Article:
This article originally appeared in the winter issue of the Independent magazine.
Since 2016, OGR’s Young Professionals group has been meeting every spring for its annual event, but last fall they came together for the first time for a study group. OGR study groups consist of five to ten people who gather in a participant’s funeral home for “ongoing study of successful business practices.” Study group participants usually tour the host funeral home and provide constructive feedback on what they see. They also spend a day and a half exchanging ideas and working through challenges they’re facing.
OGR firm Lakeside Memorial Funeral Home hosted the first young professional study group this past September. Seven OGR firms sent staff members to attend, so we sat down with a few to hear more about their experience.Read the rest of this entry »
Periodically, we’ll highlight one of OGR’s Golden Rule Funeral Homes and the amazing work they’re doing in their communities. This week’s spotlight is on John L. Ziegenhein & Sons (JLZ) in St. Louis, MO. The original article was featured in 2018 Fall edition of OGR’s magazine The Independent.
John L. Ziegenhein, Sr., and his four brothers opened a new funeral home in South St. Louis in 1900— Ziegenhein Brothers Undertaking. In 1931, when John wanted to bring his wife and sons into the business, he started his own funeral home, John L. Ziegenhein & Sons (JLZ), at its present location in St. Louis City, MO. In 1995 a second location was opened in St. Louis County about 12 miles south of the original. After the passing of the last member of the Ziegenhein family, ownership was transferred to longtime employees. Roger Richie took ownership in 2006.
This October, two Halloween events were scheduled to be held in cemeteries – one was canceled due to community complaints and backlash; another was a success with record-breaking attendance.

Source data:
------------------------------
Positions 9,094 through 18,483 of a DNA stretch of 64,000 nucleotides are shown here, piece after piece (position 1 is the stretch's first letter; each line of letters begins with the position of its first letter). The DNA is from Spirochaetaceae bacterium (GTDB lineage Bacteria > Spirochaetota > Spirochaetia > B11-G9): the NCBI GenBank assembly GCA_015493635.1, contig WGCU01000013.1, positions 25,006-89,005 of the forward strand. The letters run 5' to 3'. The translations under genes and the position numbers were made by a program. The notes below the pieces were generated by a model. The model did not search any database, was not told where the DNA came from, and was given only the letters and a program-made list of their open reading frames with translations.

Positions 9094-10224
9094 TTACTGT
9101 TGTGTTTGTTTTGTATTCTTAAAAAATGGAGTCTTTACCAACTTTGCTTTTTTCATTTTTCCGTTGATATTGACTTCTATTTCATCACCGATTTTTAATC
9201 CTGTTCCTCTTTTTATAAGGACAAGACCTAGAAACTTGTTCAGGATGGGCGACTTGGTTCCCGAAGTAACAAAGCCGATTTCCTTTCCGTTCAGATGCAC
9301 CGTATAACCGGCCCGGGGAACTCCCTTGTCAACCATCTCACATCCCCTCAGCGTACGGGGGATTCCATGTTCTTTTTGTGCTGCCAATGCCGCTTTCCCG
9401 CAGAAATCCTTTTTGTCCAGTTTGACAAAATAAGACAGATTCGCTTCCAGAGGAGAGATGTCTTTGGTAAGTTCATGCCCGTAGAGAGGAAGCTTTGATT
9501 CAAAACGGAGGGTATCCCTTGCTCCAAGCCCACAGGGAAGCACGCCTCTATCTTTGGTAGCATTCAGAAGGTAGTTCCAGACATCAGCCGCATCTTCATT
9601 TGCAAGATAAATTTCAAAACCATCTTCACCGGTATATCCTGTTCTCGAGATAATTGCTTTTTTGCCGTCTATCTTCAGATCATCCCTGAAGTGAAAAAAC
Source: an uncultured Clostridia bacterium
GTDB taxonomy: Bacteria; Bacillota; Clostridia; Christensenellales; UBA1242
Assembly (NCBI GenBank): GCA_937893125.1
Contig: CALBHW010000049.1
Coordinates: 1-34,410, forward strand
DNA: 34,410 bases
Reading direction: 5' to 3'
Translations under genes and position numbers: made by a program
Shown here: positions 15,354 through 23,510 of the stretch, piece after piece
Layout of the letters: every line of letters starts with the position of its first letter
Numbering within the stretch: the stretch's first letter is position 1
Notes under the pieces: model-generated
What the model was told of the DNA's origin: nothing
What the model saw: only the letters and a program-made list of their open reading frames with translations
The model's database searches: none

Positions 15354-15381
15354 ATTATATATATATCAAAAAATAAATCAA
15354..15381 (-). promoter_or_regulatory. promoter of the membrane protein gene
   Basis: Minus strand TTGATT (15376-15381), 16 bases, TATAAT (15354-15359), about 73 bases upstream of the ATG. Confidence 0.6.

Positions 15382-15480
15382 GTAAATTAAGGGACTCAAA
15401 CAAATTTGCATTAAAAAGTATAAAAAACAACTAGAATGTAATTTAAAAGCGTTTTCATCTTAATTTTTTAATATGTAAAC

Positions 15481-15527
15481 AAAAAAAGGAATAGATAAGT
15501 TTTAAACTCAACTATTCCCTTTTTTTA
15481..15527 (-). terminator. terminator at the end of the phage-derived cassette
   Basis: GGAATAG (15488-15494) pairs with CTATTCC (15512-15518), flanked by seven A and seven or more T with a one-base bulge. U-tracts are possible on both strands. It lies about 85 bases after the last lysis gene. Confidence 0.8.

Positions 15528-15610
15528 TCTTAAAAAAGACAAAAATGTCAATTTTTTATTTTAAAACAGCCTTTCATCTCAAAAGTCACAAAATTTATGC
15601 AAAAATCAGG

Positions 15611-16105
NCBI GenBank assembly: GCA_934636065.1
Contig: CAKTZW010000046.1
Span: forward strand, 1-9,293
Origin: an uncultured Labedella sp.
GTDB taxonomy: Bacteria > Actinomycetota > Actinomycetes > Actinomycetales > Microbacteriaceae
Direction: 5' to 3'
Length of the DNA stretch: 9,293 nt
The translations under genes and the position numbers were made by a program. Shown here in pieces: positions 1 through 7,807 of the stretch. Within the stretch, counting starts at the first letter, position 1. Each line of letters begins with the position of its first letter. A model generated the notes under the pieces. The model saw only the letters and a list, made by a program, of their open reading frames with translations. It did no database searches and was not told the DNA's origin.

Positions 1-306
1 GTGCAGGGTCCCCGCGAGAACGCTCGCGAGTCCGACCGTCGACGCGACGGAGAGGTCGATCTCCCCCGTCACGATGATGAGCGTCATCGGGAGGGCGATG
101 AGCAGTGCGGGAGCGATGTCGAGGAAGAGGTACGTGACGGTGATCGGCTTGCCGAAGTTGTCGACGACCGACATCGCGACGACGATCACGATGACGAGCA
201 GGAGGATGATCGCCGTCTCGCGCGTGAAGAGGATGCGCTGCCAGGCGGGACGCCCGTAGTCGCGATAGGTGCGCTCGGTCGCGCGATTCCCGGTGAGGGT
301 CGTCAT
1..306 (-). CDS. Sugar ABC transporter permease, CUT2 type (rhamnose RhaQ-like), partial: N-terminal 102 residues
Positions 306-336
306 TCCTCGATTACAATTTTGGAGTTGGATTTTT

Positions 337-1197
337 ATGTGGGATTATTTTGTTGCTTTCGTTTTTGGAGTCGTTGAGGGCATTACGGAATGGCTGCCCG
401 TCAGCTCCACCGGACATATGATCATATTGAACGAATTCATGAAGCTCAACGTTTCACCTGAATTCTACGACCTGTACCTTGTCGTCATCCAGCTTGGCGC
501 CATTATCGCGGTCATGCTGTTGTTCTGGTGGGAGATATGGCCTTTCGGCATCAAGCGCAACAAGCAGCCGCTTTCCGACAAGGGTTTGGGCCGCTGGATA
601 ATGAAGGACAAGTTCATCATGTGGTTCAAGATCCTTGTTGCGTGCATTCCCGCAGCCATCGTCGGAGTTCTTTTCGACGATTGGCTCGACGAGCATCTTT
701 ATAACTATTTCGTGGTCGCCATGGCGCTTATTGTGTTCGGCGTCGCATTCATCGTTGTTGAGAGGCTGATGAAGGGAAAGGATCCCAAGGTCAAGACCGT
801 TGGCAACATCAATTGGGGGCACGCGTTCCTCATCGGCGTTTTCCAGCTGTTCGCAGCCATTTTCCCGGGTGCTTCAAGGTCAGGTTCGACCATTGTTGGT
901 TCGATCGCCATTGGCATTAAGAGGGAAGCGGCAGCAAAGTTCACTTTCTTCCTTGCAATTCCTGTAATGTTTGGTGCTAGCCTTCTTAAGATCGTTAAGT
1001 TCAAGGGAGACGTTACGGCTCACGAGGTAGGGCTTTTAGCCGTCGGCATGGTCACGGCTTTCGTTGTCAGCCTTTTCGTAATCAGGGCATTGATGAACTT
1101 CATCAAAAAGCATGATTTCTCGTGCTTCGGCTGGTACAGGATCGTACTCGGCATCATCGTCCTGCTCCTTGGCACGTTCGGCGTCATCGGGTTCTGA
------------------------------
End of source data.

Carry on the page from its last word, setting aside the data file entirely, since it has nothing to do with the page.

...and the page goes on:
What was the difference? Is it okay to host an event during Halloween at a cemetery or funeral home? Or is it irreverent? Read the rest of this entry »
This week’s post is taken from information shared by Christine Scott, Executive Director of Western New York Perinatal Bereavement Network, Inc. (WNYPBN). To learn more call 716-626-6363 or visit their website.
October is National Pregnancy and Infant Loss Awareness Month, making it an important month for remembering babies who have been lost in pregnancy or SIDS. Knowing how to respond to a friend or family member who has experienced a pregnancy or infant loss can be hard. See guidelines below for helping those in grief. Read the rest of this entry »
Most people don’t like paying for things they don’t want to buy. And most people don’t want to even think about their funerals let alone pay for one. That puzzles funeral directors. They know the great lengths they go to when putting details together for smooth-running ceremonies. According to the National Funeral Directors Association, the average funeral cost $7,360 in 2016. Compare that to an average price of $25,449 for a new car, $35,329 for a wedding and $352,500 for a new home, and funerals start looking like bargain. But not to John Q. Public as demonstrated in the following exchange:
The percentage of Americans who were cremated reached an all-time high of 50 percent in 2016. Cremation opened the doors for people to hold funeral ceremonies in places that were meaningful to them and gave them more time to consider options. There’s just one problem, and it drives funeral directors crazy: the guest of honor is often conspicuously absent from his or her own funeral. With no body present, people have to imagine to whom they’re paying tribute.
A conversation between a member of the public and funeral director about cremation might go something like this: Read the rest of this entry »
Attitudes about Funeral Service: The Public Vs. Funeral Directors, Part I – Funerals and Visitations
When talking about funeral service, one sometimes wonders if the public and members of the funeral profession are from the same planet. Never before have opinions varied so much regarding what families want from memorialization and what funeral professionals think they should experience. To demonstrate the often-wide gap between these two groups’ perspectives, we constructed imaginary conversations between a fictional Johnny Q. Public and an equally fictional Mr. Funeral Director based on articles, research studies, interviews and personal experiences. The first of three blogs examines attitudes about funerals and visitations. Read the rest of this entry »